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For years, the drone industry has been struggling with a certain problem: being able to follow terrain at a certain height above ground level, without compromising effectiveness and precision of data gathering. However, by using an existing UgCS data logger and a laser altimeter, a drone technology firm has been able to solve just that problem.
The new solution, by SPH Engineering, is revolutionary for industries where drone inspection and maintenance are crucial. Industries involving mining, engineering, inspections, agriculture, and more, where flying over objects at a certain height is critical, will benefit greatly from the new terrain mapping and tracking technology.
Previously, solutions towards keeping drones at the right altitude involved using digital elevation model (DEM) data. This solution is simply not accurate enough. Digital elevation model data is often not available for certain areas and is not always accurate enough.
When it comes to terrain mapping in drone operations, having too little terrain data can be as inefficient as having too much terrain data. With today’s technology, LiDAR tracking can synthesise extremely accurate maps of the terrain by providing measurements with a precision level of up to one centimeter. When it comes to the mission planning, having an overly accurate terrain map means that the drone’s flight path will need to include way too many waypoints. Since several batches of waypoints would need to be loaded onto the drone at the same time, a LiDAR-mapped area of terrain would need to be flown over several times in order to achieve the necessary precision.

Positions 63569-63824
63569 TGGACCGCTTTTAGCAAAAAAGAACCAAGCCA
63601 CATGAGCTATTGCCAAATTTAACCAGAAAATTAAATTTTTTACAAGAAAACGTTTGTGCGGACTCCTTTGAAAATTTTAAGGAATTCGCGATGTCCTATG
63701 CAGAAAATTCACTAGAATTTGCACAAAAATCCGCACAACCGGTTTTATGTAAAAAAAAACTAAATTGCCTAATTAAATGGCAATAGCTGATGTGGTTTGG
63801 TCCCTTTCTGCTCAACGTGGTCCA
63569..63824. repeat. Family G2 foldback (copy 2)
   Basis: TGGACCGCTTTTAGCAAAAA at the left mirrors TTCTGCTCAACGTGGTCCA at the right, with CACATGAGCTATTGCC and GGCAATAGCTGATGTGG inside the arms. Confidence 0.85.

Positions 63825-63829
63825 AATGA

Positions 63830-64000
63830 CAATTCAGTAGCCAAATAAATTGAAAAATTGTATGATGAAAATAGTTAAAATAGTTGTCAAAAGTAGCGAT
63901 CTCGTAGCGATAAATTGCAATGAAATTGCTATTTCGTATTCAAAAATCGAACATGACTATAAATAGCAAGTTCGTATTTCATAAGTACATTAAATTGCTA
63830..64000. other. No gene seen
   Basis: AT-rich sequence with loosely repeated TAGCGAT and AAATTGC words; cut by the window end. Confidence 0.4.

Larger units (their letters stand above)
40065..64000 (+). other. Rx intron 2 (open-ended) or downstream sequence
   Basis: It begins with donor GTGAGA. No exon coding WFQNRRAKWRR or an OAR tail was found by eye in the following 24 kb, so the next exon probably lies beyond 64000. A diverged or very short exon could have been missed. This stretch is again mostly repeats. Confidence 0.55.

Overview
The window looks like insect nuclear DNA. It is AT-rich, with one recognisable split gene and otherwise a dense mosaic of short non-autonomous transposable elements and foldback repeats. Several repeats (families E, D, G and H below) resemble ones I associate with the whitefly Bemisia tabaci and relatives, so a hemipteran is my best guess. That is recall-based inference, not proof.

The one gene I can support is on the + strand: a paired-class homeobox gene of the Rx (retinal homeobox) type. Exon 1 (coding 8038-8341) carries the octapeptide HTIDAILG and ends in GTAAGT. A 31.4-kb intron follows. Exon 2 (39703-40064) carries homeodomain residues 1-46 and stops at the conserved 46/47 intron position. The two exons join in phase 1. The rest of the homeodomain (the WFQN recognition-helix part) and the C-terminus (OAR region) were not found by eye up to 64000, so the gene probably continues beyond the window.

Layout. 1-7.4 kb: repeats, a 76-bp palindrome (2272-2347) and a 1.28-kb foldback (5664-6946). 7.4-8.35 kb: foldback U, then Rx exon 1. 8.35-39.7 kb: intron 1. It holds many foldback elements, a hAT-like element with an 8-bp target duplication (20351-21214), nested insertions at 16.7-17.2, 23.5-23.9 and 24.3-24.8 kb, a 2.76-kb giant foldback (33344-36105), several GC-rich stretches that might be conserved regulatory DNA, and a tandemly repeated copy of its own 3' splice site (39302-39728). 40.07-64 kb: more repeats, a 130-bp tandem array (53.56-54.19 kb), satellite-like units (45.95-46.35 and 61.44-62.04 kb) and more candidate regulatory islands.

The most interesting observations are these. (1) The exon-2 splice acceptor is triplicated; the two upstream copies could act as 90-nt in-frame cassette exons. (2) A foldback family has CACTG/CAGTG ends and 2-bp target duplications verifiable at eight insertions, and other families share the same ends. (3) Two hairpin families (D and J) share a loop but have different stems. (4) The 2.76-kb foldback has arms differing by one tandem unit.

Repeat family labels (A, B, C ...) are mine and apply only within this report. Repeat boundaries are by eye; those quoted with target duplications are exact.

SPH Engineering has worked to solve both issues of not enough terrain data and too much terrain data. The solution involves gathering and using terrain data while flying. A laser altimeter continuously measures the distance of the drone from the terrain by sending a flash of infrared laser light and measuring the time it takes that flash to reach the terrain and bounce back to the drone. At the same time the UgCS data logger automatically adjusts the height according to the altimeter. This method of flying is called True Terrain Following since it uses current data and not pre-existing data.
True Terrain Following allows for simple drone mission planning and above ground level drone height precision. All the operator needs to do is set height, speed, and activate the True Terrain Mode.
Uasvision.com reports that the function is available for DJI M600 pro drones and can be used with custom drones based on DJI A3 autopilot.